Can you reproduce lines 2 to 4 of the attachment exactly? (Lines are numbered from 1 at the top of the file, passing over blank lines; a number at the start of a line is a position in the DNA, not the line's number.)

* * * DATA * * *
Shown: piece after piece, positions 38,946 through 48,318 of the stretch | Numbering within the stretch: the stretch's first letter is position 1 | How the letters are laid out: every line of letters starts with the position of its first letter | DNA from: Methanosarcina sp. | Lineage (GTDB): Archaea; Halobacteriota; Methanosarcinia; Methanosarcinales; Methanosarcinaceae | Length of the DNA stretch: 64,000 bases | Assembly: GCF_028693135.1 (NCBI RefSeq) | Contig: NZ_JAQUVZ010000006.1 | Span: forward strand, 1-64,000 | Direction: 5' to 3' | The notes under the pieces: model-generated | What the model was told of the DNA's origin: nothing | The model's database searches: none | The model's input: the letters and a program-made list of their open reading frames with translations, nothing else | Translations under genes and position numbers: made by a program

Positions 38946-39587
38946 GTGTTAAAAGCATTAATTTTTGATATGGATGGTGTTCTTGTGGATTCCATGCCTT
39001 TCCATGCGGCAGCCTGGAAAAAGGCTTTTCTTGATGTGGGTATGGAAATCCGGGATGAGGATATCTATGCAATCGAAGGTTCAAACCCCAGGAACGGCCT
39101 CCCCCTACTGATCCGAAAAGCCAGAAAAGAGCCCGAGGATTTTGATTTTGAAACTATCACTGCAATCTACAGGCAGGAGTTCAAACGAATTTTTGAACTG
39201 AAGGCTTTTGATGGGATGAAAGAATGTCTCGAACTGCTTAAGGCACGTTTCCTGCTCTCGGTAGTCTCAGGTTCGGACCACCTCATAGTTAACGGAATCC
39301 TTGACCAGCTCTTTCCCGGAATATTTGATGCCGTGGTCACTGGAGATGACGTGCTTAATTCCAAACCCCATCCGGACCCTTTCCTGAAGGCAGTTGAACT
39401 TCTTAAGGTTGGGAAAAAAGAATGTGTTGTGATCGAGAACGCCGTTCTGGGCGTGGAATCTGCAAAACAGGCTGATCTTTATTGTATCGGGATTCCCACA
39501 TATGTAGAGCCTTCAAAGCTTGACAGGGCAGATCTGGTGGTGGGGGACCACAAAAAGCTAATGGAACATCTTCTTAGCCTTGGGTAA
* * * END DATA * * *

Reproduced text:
Positions 38946-39587
38946 GTGTTAAAAGCATTAATTTTTGATATGGATGGTGTTCTTGTGGATTCCATGCCTT
39001 TCCATGCGGCAGCCTGGAAAAAGGCTTTTCTTGATGTGGGTATGGAAATCCGGGATGAGGATATCTATGCAATCGAAGGTTCAAACCCCAGGAACGGCCT